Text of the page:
Monday, July 26, 2010

The Well Read Writer

It's no secret that most readers are writers. What is frightening is how many writers aren't readers. Its a startling trend that has several in the industry asking questions.
  • How can you know what's selling in your genre if your not reading it? 
  • How can you grow as a writer if you're not exposing yourself to new styles of writing? 
  • How can you expect to be feed by a system if you're not buying in to it?
Reading is a MAJOR part of learning how to write. Not just passively reading or only reading books on writing either (though you can do both). You must actively read a novels, primarily in your genre but also others, and ask yourself the following questions:
  • Is this working for me? Why or why not?
  • What makes it fit into its genre?
  • What sets it apart from others in the genre?
  • What techniques are they employing (e.g. sentence structure, word choice, point of view, etc.)?
Understanding what those writers did to get published will help you improve your own writing. Read works from several different writers. One of my favorite things to do is to walk through my genre section in the book store and see what happens to catch my eye from writers I haven't heard of. If I like the cover copy and opening paragraph I buy it. I haven't been disappointed yet (though I did have to stop reading one because it was too disturbing--which is saying something coming from me). If you're not that adventurous, you can always as for recommendations from friends and fellow writers. I also follow two blogs/tweets that do book reviews and book recommendations:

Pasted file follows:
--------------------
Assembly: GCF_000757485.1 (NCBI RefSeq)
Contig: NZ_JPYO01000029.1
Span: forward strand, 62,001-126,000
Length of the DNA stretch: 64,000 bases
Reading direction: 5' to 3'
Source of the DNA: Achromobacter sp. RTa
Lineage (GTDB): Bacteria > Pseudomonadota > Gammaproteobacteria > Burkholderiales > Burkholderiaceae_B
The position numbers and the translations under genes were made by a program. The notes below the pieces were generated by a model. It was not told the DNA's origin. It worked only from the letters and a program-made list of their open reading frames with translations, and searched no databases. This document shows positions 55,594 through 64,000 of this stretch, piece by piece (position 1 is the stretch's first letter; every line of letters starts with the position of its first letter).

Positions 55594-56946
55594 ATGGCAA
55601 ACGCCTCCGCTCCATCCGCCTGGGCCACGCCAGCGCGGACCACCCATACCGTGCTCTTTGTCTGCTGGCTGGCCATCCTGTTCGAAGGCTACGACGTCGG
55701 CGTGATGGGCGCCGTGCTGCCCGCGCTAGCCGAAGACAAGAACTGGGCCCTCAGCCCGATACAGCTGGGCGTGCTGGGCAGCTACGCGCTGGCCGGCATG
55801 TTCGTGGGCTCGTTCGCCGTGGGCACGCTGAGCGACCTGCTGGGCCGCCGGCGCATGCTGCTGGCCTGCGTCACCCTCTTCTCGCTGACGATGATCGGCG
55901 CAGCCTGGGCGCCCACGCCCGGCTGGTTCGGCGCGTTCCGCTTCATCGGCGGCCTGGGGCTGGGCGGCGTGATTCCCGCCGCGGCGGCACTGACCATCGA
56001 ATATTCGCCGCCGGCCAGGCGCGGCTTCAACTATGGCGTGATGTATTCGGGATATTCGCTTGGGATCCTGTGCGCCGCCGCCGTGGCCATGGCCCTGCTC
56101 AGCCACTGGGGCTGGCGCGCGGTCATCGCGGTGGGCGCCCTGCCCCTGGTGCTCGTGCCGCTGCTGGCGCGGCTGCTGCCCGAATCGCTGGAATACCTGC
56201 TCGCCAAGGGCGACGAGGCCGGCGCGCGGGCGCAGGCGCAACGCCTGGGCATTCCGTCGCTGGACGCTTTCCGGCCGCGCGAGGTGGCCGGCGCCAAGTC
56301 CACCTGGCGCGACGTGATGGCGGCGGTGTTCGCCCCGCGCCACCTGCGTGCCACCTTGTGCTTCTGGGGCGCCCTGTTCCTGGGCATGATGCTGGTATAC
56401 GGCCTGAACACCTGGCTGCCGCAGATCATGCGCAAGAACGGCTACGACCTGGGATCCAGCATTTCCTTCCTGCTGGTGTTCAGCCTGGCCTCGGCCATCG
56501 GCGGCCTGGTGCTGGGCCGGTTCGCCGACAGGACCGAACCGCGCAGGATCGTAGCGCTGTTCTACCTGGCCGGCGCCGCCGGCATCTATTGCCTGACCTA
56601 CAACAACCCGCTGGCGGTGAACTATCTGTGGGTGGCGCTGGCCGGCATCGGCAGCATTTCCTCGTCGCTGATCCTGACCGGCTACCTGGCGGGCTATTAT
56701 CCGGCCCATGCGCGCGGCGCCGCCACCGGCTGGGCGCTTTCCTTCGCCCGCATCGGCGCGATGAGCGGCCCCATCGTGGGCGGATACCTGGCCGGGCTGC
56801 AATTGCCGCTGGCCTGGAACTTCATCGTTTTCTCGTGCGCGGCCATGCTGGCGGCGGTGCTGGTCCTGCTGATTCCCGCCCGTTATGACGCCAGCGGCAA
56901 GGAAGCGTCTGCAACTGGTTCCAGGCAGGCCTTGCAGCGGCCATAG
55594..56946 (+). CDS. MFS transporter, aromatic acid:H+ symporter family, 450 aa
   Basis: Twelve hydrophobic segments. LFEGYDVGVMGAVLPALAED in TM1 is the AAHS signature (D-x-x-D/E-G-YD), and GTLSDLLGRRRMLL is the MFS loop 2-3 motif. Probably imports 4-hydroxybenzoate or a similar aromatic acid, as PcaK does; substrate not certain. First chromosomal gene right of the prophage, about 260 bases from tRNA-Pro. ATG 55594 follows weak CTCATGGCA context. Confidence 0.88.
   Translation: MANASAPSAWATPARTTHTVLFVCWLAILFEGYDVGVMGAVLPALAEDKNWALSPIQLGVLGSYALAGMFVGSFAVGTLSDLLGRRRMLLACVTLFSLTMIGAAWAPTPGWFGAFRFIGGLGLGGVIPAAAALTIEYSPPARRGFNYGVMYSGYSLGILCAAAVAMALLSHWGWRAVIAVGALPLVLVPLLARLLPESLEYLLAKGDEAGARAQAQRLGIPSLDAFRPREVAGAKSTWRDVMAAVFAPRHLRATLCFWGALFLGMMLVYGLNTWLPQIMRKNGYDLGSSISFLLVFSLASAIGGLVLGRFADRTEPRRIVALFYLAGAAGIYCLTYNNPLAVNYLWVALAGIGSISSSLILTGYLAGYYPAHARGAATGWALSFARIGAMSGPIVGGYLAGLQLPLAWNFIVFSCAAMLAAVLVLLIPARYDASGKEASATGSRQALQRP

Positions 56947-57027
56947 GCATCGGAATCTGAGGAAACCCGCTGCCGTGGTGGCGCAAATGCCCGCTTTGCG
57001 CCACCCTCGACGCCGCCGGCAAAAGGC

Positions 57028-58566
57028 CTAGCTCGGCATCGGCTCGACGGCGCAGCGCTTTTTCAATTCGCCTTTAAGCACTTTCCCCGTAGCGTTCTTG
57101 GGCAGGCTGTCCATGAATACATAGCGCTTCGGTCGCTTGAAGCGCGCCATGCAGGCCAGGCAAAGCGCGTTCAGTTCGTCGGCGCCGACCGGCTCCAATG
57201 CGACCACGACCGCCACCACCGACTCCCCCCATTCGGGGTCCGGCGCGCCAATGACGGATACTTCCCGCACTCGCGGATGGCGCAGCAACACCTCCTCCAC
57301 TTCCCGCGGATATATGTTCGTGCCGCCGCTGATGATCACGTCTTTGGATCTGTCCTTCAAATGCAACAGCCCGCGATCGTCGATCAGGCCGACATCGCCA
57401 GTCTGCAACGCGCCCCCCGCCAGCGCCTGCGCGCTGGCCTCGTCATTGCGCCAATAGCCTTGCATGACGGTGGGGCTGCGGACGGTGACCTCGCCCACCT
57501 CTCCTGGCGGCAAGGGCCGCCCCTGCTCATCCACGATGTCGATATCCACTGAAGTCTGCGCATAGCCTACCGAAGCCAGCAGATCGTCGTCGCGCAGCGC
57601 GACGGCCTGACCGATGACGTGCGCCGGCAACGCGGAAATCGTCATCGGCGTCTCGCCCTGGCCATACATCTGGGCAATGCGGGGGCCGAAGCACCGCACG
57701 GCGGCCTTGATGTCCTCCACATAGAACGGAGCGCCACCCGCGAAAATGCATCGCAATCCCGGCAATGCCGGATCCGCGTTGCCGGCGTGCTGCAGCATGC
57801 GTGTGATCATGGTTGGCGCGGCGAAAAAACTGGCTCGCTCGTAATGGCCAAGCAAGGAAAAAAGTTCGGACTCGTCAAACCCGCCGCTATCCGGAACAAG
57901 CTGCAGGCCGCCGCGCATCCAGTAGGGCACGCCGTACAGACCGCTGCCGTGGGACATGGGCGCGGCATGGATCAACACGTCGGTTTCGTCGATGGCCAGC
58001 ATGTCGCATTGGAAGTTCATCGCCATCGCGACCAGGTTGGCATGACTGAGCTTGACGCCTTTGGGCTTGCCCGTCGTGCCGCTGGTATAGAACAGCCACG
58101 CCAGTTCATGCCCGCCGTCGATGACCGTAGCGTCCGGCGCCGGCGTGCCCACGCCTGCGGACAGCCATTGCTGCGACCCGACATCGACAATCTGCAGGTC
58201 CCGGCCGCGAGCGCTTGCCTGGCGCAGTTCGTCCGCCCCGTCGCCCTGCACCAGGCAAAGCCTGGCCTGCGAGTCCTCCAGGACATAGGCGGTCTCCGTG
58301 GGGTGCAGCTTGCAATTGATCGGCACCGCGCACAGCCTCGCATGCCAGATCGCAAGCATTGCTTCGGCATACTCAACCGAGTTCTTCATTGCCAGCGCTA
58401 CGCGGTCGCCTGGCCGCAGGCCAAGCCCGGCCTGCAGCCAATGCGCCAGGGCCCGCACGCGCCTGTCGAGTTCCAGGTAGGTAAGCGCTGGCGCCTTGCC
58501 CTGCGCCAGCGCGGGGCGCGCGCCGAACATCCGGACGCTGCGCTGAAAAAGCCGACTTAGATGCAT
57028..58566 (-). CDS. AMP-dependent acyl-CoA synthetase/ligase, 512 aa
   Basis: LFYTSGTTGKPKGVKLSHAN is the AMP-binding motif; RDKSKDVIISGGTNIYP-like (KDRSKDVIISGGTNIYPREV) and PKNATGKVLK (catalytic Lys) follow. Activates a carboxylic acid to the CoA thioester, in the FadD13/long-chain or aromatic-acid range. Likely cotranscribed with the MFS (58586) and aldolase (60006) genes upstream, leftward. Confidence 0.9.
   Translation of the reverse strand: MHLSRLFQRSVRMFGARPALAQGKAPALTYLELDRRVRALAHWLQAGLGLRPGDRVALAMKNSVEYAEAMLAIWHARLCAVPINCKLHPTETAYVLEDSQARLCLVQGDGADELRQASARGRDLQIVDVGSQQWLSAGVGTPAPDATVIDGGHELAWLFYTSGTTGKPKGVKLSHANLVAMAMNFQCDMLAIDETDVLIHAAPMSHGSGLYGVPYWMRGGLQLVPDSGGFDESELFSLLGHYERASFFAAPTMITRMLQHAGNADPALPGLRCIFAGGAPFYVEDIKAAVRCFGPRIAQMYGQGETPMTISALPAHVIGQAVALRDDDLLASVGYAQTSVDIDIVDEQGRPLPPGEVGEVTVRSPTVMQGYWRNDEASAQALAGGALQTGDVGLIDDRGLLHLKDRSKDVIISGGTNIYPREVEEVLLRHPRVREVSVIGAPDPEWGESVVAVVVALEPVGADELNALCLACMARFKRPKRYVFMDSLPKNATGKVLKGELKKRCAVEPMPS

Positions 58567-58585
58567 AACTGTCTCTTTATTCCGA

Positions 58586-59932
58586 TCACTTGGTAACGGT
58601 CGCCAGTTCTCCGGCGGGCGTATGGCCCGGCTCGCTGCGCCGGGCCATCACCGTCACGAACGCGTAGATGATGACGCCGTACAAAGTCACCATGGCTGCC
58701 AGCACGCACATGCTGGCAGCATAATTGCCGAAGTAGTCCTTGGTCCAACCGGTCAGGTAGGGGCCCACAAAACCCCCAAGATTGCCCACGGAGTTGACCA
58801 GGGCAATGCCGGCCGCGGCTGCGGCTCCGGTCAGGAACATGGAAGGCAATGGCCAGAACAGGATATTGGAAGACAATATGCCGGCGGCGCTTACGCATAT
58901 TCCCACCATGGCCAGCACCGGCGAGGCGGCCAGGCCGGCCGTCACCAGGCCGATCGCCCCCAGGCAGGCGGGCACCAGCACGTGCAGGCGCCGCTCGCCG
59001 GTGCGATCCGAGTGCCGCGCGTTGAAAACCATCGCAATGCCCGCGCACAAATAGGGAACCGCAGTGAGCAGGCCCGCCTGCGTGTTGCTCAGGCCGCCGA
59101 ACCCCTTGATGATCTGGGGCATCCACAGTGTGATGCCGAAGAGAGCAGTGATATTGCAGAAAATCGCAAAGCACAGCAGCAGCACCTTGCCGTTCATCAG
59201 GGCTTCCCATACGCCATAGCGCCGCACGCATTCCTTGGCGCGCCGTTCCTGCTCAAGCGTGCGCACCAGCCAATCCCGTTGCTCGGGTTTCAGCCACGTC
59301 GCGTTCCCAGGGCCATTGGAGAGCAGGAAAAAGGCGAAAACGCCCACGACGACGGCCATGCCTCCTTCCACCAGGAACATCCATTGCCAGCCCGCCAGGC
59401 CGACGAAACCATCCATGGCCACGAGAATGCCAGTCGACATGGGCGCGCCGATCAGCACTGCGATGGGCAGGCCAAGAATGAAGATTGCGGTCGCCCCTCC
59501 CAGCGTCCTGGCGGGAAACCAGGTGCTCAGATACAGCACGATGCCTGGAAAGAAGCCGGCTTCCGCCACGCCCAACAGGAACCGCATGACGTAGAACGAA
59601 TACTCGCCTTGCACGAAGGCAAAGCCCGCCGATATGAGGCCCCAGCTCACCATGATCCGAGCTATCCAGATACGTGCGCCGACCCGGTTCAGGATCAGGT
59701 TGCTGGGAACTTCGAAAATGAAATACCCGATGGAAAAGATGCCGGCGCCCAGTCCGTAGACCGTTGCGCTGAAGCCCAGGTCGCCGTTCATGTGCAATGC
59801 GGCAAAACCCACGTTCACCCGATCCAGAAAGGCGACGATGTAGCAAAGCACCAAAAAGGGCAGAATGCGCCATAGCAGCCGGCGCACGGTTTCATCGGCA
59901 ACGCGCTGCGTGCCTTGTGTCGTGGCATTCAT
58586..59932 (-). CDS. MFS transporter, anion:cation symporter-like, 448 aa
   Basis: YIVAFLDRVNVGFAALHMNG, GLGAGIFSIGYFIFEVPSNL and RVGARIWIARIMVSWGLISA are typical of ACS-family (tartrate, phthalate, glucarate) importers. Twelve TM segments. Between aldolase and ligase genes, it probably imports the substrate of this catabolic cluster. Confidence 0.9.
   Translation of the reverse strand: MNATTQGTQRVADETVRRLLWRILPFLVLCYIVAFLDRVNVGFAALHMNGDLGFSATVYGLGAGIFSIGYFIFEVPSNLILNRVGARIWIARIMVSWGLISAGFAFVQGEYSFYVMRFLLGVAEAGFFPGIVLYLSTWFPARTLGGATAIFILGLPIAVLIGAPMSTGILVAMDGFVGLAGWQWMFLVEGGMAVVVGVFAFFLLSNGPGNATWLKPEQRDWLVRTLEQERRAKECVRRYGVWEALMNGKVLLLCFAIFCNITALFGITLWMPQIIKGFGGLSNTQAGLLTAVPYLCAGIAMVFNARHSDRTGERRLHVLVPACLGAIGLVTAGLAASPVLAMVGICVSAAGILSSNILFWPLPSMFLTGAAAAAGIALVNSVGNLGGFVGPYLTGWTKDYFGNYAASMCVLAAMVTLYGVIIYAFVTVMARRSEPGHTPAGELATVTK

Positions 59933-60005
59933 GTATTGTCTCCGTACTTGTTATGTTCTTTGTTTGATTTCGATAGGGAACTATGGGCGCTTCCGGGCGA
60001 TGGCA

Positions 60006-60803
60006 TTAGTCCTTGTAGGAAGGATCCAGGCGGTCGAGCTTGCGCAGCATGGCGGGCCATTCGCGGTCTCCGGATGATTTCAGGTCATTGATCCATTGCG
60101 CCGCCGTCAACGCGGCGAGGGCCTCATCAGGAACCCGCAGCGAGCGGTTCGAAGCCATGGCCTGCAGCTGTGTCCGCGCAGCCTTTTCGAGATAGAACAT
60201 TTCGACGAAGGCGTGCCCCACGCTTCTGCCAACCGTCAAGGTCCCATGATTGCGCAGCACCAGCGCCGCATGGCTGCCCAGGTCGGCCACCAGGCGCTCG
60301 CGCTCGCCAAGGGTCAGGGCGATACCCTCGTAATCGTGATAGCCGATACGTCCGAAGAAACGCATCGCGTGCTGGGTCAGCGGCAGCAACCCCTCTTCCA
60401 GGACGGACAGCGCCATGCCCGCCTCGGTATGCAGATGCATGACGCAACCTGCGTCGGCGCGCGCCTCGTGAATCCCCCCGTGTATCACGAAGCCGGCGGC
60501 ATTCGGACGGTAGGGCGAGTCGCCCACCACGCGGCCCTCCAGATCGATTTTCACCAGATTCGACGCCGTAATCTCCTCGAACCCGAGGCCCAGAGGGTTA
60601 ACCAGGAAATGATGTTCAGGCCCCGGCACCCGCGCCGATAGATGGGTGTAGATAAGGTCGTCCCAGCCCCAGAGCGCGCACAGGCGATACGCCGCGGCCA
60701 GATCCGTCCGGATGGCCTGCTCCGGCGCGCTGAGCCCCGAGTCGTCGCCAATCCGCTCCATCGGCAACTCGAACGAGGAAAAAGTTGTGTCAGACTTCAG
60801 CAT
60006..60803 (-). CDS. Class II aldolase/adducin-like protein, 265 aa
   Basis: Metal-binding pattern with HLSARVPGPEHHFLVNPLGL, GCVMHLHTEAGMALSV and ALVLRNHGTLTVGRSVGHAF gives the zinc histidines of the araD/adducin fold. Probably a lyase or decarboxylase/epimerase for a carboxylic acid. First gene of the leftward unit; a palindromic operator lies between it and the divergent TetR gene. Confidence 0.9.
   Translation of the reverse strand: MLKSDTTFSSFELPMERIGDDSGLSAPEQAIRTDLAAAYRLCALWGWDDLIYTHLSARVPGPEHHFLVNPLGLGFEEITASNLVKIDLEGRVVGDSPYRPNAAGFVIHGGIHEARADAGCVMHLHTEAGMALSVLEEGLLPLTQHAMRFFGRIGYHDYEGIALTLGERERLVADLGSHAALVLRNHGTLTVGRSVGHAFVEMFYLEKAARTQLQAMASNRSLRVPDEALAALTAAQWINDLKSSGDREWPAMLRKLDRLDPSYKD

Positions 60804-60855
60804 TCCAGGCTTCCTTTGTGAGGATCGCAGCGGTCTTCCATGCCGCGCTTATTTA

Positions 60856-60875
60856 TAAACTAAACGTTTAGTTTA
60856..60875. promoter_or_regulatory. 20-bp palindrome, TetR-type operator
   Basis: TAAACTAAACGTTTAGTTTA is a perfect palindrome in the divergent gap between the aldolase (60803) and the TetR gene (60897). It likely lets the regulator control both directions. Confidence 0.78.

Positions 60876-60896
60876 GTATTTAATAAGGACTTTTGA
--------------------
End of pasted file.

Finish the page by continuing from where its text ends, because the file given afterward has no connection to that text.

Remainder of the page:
The Book Smugglers: They review many of the latest and greatest in speculative fiction and paranormal romance. They are very thorough with their reviews and even participate in and share information from many industry events like Book Expo.

Flashlight Worthy Books: Flashlight Worthy covers all genres and gives great book recommendations for all age groups and interests. They compile handy lists based on themes and age groups, which have also been good for helping me find new books for family.  

Of course we are always making recommendations on this blog for great books on writing, because books on the craft are still important. However, it is the books in our genre of choice that we need to support most and that can teach us what we need to know to break into the industry.

Happy Writing!


  1. I know from reading that I want to write - how on Earth would you know otherwise?

  2. Exactly, Nicole! What was funny is right after I did this post one of the editors from Writer's Digest posted how she was surprised by how many authors don't read while they are working for fear of being influenced. Then when do you read, because I write all the time!

    Thanks for the comment. Feel free to let us know if you have a topic or question we can blog about.